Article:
Native of Brighton and a teacher at Brighton School of Art in the 1960s, Raymond Briggs trained at the Wimbledon School of Art and the Slade. Since 1957 he has been an illustrator and writer, mainly of children’s books but also adult political satire, stage plays and radio plays, producing iconic work including "The Snowman" and "When the Wind Blows."
Art School to University
The origins of our current Faculty lie in Brighton School of Art, established on 17 January 1859. During the early years there were debates about the overall balance of different types of student, the accessibility of education (including to members of the local community) and the adequacy of teaching space, all issues that continued to be of central importance over many subsequent decades.
The school was re-designated as the Brighton College of Arts and Crafts in 1947, gaining a reputation as one of the top art schools in Britain.
Following a long period of controversy and debate, the new Grand Parade building was opened in three phases during the period 1961 – 1969. A portfolio of specialist (and sometimes pioneering) courses in art and design was developed at undergraduate and postgraduate levels during the 1970s.
As part of a drive to increase research activity, research assistants were appointed in a range of subjects and the first doctorates in practice-centred research were awarded. In 1976 a Department of Art History was established, and the Department of Humanities became part of the faculty in 1986, adopting the disciplines of media, language and literature in 2009.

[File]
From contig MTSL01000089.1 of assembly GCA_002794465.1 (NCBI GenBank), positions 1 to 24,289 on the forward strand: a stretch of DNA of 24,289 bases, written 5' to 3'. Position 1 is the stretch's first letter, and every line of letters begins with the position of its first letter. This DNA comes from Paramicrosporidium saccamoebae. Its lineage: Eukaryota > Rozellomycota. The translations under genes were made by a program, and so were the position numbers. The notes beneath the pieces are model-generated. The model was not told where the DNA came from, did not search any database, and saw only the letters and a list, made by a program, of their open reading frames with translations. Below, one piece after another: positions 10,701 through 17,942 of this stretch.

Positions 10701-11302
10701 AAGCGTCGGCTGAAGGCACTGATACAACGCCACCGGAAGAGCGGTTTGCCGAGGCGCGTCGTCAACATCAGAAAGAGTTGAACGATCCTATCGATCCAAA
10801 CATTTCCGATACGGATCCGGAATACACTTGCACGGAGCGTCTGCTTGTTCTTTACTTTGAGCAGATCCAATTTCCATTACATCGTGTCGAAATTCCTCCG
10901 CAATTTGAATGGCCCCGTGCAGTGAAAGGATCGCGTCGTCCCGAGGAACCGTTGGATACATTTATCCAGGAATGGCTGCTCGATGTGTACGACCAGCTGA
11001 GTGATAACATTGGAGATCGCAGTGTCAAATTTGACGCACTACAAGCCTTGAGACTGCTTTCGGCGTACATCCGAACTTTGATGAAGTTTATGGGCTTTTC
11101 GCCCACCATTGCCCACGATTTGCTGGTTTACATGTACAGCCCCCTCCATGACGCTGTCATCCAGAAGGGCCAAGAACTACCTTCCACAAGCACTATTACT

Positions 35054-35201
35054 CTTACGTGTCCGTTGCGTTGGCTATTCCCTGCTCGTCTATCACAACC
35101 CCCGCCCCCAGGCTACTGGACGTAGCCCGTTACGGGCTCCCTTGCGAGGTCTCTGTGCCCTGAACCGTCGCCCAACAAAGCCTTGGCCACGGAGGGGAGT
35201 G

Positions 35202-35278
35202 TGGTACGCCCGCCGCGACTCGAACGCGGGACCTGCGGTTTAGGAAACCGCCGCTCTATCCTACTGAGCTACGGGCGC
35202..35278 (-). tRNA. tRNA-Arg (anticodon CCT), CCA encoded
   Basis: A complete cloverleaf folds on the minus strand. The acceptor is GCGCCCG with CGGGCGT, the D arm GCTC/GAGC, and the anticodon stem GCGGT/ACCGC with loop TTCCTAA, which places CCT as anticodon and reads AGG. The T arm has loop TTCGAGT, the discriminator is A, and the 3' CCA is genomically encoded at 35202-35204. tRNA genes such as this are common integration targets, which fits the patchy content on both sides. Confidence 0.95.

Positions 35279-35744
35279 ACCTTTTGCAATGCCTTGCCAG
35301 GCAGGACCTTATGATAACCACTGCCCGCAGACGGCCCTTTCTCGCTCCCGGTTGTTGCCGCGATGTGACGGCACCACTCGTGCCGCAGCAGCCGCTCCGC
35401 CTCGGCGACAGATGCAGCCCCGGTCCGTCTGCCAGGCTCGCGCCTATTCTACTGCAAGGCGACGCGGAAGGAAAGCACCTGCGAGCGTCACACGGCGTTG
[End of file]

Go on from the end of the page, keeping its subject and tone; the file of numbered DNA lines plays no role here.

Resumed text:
Read full texts including personal accounts and scholarly histories from the 2009 book which mapped the 150 year development of the Brighton School of Art into its current form: Art and Design at Brighton: 1859-2009: from Arts and Manufactures to the Creative and Cultural Industries, by Professor Jonathan Woodham and Dr Philippa Lyon. Copies of the Art and Design at Brighton: 1859-2009 are available from the Faculty of Arts online shop.
- Brighton School of Art - the Victorian age to the twentieth century
- Arts and Crafts: the Ditchling community and Brighton School of Art
- Art School life in the 1930s: extracts from Dunstan Pruden's autobiography 'So Doth the Smith'
- Brighton College of Art in the 1960s
- The ‘Art College’ Basement: some recollections
- Post-war curriculum and assessment: Coldstream, Summerson, art history and complementary studies
- 1968: the student revolution
- Fashion, textiles and dress history: a personal perspective by Lou Taylor
- Art and Design at Brighton in the late twentieth and early twenty-first centuries